It can be alarming to see your pet behaving strangely, especially when the symptoms are physical. Ataxia in cats and dogs can cause pets to wobble, stumble, shake, sway, or suddenly collapse.
Ataxia is a sensory dysfunction, and it often happens as a result of damage to the brain or inner ear, though non-neurological problems can also be to blame. Read on to learn about the causes, symptoms, and treatments of ataxia in cats and dogs.
Causes of Ataxia in Cats and Dogs
There are three types of ataxia: cerebellar, vestibular, and sensory (proprioceptive).
1. Cerebellar ataxia
The cerebellum is the area of the brain responsible for coordination and movement. In pets with cerebellar ataxia, the cerebellum is damaged, and this results in lack of balance and motor control. The damage to the cerebellum is most commonly caused by a degeneration of cells due to a hereditary or congenital defect (one present since birth), though a brain tumor or brain infection can also result in damage.
2. Vestibular ataxia
The vestibulocochlear nerve sends information about balance from the inner ear to the brain. Damage to this nerve can result in unsteadiness as well as strange positioning of the head and neck. This condition can be caused by a fungal or ear infection, poisoning, immune-mediated inflammation, cancer, trauma, or disease. In some cases, the cause may be unknown (idiopathic).
3. Sensory (proprioceptive) ataxia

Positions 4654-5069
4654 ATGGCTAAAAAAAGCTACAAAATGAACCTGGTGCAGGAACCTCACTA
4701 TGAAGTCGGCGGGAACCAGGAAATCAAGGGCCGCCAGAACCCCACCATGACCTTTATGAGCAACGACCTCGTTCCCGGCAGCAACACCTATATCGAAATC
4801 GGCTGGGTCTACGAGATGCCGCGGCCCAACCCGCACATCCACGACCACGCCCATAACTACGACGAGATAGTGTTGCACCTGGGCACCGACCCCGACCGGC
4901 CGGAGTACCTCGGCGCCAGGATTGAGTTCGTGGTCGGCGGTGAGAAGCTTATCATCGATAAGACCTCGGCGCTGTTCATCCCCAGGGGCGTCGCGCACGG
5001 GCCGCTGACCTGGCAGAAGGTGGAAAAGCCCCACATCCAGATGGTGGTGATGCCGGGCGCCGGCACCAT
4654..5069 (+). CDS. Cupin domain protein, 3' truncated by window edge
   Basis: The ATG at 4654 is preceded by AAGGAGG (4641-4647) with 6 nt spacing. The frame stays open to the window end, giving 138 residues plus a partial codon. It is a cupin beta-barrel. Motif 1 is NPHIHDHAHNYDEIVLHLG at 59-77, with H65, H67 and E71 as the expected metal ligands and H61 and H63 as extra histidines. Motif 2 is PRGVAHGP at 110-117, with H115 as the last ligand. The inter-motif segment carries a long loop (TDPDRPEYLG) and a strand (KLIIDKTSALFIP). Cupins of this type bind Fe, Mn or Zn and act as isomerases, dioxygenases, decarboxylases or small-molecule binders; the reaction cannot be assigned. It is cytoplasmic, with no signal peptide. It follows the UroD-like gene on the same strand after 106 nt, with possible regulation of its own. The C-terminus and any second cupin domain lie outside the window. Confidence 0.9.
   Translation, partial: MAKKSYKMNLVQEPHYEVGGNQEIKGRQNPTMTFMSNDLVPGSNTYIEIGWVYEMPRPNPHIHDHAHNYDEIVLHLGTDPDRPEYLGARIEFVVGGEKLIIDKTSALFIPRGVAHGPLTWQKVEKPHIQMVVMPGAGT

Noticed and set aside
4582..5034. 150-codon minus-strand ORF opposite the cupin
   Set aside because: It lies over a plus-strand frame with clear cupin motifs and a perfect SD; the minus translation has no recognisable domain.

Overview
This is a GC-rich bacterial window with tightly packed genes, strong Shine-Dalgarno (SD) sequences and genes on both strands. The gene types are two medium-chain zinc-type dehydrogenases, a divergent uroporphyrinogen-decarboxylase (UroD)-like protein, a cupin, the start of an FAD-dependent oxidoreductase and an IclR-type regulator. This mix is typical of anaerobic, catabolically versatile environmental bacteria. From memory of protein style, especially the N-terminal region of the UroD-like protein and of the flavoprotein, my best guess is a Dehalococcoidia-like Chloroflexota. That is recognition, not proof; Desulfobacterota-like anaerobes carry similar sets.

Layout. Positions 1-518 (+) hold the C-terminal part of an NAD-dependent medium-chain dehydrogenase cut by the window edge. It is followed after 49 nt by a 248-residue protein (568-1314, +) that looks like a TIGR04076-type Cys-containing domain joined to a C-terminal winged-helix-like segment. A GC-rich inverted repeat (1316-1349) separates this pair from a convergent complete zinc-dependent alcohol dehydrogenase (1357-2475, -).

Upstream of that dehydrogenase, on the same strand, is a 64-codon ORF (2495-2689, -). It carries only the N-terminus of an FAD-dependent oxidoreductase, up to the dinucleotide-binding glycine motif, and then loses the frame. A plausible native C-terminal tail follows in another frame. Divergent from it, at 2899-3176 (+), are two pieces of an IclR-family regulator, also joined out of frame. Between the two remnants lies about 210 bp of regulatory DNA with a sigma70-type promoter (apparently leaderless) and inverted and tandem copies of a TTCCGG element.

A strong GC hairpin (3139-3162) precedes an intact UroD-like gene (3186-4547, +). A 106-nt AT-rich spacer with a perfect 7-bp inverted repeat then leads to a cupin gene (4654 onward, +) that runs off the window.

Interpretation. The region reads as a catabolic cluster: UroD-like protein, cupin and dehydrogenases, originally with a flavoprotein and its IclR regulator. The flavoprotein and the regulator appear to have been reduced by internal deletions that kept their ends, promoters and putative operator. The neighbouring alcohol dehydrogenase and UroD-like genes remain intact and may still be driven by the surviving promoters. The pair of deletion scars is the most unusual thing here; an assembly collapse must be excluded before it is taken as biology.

Sensory ataxia is the result of spinal cord compression which can occur as a result of spinal cord abnormalities, spinal cysts, lesions, nerve degeneration, blood clot, cancer, infection, or trauma. Pets with this type of ataxia often appear uncoordinated and weak.
Symptoms of Ataxia
Symptoms of ataxia that can be seen in all three types include:
Additionally, there are some specific symptoms seen in the different types.
Cerebellar ataxia symptoms:
- Loss of coordination in legs, head, and neck
- Taking large steps/abnormal walking
- Head and body tremors
- Rapid eye and head movement
Vestibular ataxia symptoms:
- Strange positioning of head and neck
- Abnormal eye movements
- Difficulty hearing
Sensory (proprioceptive) ataxia symptoms:
- Loss of coordination (often seen as misplacing feet)
Treatment for Ataxia in Cats and Dogs
Treatment for your pet’s ataxia will depend on the cause. If, for example, an ear infection is to blame, that condition will be treated and the ataxia may subside.
Unfortunately, ataxia that is caused by hereditary or congenital defects cannot be cured. In these cases, treatment is purely supportive, meaning that it serves only to make your pet more comfortable. In addition to any supportive treatments that your veterinarian recommends, pets with ataxia should be closely monitored as they are at greater risk for injury.
Never give your pet any medications without first consulting your veterinarian, as some medications -- such as anti-seizure medications -- may make the condition worse.
More on Neurological Disorders
White Dog Shaker Syndrome
Dog Dementia: How It Affects Aging Dogs
What Is Idiopathic Epilepsy in Dogs?
This information is for informational purposes only and is not meant as a substitute for the professional advice of, or diagnosis or treatment by, your veterinarian with respect to your pet. It has, however, been verified by a licensed veterinarian for accuracy.